With the threat of global climate change supposedly looming, there’s a strong possibility that many of our favorite coastal roads will eventually be under water. With today’s Nice Price or Crack Pipe Panther Amphibious Car that won’t be a problem. Let’s see if its price will be.
Colin Chapman is famous for his efforts to “add lightness” to his cars as a means for enhancing their performance. Removing unnecessary weight was a far more cost-efficient way to win races than adding horsepower.
Many of you abide by Chapman’s edict, and that’s one reason why last Friday’s custom 2009 Nissan GT-R fared so poorly in the comments. According to its seller, that super coupe had been imbued with over forty-grand in add-on accessories. Those included bodywork extensions, fancy-pants wheels, and a coat of vinyl to make it look all carbon-fibery. Even though it also had a performance chip to up the ponies in compensation, few of you could get past those extra pounds—and the looks—and hence dunned the car’s $59,995 asking with a 61 percent Crack Pipe loss.
Let me ask you a question in confidence—do you consider yourself to be wealthy? I know, few people would answer that question in the affirmative. That’s because, while many of us could be classified as being reasonably well-off, few are—to use the technical term—stinkin’ rich.
That’s why for most of us, the mere idea of a nearly 200K plaything is likely going to be ludicrous.
For that monetarily imbued one-percent however, here’s something I’ll be you never knew you needed, but now most likely won’t be able to live without. That of course is a 2015 Panther WaterCar. I mean, who hasn’t been driving to Aspen for a weekend skiing with Bezos and Zuckerberg and thought to yourself “I could shave ten minutes off if I could just drive straight across that lake?” As an added benefit, taking an aqua route would also get you off the highway which is undoubtably befouled with riff-raff like me.
Panther was Fountain Valley, California-based company that built the amphibious WaterCar for people of means who needed something a little different in their on-road and on-the-water transportation. I say built because while their Website is still live, there doesn’t seem to be anything on it more recent than 2017. In fact, it appears they have gone belly up or are presently in the process of doing so.
Regardless, this one was built in 2015 and appears to be one of Panther’s turn-key options. The company’s moribund site notes that, new, these were likely impossible to be road registered in most states. That’s why they also offered a version without the engine and gearbox for those who wished to finish the build themselves and register the car/boat as a homebuilt.
The engine is a Honda 3.7-litre V6 and here that’s mounted longitudinally and mated to a Volkswagen 091 four-speed transaxle. Also included is a proprietary Panther jet drive for when getting wet. Despite looking all the world like a weird-ass Jeep—and sharing doors and windscreen with the Wrangler—the WaterCar is RWD only. A hydraulic system raises and lowers the suspension for water or road use and the whole shebang has been designed to be watertight and able to sit in the drink without damage to bearings, brakes, etc..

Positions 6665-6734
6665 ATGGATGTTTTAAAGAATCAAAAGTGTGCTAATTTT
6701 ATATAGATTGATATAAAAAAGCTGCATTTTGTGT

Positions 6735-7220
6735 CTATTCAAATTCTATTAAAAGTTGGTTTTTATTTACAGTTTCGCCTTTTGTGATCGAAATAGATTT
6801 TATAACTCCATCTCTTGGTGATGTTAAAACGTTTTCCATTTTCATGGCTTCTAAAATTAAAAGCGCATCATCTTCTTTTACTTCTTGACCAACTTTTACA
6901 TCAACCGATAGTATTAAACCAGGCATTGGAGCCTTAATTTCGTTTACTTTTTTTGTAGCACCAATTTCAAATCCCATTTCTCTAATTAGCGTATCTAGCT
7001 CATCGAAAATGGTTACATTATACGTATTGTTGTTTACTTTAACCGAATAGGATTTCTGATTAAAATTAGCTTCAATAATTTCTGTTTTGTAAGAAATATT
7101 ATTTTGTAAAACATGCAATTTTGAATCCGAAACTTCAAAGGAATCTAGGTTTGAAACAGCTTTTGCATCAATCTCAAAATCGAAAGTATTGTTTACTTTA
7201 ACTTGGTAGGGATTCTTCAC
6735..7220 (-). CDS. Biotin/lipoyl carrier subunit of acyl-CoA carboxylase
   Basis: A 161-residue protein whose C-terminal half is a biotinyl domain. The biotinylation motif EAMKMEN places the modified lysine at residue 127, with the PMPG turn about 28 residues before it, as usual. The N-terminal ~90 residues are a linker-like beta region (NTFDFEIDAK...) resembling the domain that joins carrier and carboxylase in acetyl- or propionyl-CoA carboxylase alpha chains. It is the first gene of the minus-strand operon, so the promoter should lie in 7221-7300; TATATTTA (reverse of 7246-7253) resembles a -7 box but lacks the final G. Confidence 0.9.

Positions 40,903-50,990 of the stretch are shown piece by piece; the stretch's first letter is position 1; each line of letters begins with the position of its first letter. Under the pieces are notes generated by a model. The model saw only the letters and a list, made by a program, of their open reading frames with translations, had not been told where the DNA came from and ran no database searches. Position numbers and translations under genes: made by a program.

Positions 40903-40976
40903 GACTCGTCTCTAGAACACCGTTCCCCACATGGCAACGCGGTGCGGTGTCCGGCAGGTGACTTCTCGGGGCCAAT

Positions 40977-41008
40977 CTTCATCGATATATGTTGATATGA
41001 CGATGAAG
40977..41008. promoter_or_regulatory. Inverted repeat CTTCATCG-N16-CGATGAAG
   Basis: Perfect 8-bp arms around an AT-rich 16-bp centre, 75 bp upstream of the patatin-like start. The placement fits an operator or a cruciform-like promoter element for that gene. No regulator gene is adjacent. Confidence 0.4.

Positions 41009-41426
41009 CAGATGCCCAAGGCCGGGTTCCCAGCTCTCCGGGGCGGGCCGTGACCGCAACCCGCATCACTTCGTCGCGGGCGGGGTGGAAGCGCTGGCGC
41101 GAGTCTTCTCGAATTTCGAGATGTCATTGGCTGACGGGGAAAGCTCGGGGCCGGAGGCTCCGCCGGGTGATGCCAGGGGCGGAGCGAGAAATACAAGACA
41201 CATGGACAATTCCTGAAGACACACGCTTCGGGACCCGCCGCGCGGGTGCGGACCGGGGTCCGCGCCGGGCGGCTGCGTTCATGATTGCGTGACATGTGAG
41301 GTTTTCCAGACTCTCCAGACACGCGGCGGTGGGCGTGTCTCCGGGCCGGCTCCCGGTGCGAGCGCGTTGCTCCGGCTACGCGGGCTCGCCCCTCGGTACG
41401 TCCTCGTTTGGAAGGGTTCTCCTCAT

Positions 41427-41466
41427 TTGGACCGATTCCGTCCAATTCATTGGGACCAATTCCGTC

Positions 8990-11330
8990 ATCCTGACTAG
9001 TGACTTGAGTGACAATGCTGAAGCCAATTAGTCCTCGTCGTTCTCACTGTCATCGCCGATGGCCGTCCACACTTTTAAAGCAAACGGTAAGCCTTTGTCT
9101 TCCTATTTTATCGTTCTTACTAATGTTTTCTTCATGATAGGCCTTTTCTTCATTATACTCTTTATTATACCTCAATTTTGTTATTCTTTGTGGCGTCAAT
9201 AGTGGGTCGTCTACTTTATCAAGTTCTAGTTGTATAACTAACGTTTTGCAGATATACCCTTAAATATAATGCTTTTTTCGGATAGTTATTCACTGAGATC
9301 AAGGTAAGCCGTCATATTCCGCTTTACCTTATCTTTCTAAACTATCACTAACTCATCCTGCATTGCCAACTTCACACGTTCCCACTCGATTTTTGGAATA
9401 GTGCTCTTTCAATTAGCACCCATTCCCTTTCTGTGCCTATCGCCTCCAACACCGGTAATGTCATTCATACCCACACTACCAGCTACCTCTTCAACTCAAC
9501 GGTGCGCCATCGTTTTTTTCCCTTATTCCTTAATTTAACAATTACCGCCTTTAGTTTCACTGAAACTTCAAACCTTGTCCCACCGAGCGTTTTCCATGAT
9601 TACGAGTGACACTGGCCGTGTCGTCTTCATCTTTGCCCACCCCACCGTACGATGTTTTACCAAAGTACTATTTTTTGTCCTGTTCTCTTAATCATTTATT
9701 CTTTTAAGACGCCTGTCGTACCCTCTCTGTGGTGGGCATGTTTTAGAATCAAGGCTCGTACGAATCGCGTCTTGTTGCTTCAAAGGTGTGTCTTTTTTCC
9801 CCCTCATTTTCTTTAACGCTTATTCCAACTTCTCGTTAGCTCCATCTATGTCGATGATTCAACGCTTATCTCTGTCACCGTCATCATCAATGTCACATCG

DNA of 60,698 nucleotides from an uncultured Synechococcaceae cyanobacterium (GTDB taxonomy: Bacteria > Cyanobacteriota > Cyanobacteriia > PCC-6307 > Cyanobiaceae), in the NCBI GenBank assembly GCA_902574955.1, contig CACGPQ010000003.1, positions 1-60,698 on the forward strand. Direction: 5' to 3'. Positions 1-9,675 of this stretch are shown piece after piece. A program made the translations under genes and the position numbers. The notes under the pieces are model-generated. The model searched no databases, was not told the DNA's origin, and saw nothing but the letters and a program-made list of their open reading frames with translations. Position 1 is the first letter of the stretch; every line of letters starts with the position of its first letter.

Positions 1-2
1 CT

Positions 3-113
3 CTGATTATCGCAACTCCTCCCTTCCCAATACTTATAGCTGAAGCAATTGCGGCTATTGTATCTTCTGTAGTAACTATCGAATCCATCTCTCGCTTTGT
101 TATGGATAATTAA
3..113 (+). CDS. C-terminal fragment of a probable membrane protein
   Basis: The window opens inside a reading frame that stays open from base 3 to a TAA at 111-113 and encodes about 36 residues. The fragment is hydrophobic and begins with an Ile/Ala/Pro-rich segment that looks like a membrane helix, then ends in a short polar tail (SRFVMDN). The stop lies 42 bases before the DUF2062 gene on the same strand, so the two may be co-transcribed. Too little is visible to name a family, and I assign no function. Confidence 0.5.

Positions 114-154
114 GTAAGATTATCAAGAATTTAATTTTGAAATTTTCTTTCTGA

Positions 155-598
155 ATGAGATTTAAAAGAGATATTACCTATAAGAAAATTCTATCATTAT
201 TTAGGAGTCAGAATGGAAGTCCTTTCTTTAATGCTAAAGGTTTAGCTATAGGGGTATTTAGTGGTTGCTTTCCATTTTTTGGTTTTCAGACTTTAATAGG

The seller states that this car/boat was bought as a retirement plaything for his father. Dad didn’t retire (I can see an HBO movie in this family’s future) and now the WaterCar just sits in the garage instead of ferrying bikini babes and frat scat to and fro on the lake. As such, there’s a mere 172 miles on the clock. That doesn’t include water sports, but it’s unlikely there’s been much of that either.
The eBay ad also notes that the car/boat was shipped back to the maker for upgrades in 2017. Those included stronger rear suspension pieces and some underbody bits to make it more stable on the water.
The engine sits in the back, behind the four-passenger cabin. The engine bay looks clean as a whistle, but does raise a critical question. That is; how does the Honda mill get air? It appears that the intake is pressed all the way up against the sound insulation at the front, offering not only no air cleaner but no MAF or any obvious way for the intake to function. Maybe there’s a hole in the wall that leads to it all?
The cabin looks very Jeep-like and while this is a plaything for the well off, there are some major gaffs in the labelling of the switchgear and levers. Those have been corrected by the seller with neon tape and Sharpie, but it certainly seems something a millionaire might do, but not a billionaire.
The upholstery is a bit ‘70s sci-fi, but looks like it probably holds up well in the wet. On the outside, you’ll find custom paint and a Bimini top. The title is clear and the car/boat sports Florida plates because of course it does.
Obviously this is not a ride for everybody. The question however, is who is it for at all? At its $195,000 asking, it’s obviously meant for those with the means to afford it. Perhaps a company that could use it as a promotional piece, or a very rich individual who enjoys fishing but can’t back up a boat trailer to save their life?
When new, a turn-key edition of the WaterCar would set you back $198K. This 2015 edition, with just 172 miles is three-grand less. Plus, they ain’t making them any more so good luck finding another, Richie Rich.
The question for you is whether this weird car/boat could command that $195,000 price. You are getting two vehicles in one, could that all add up to so grand an asking?
H/T to FauxShizzle for the hookup!
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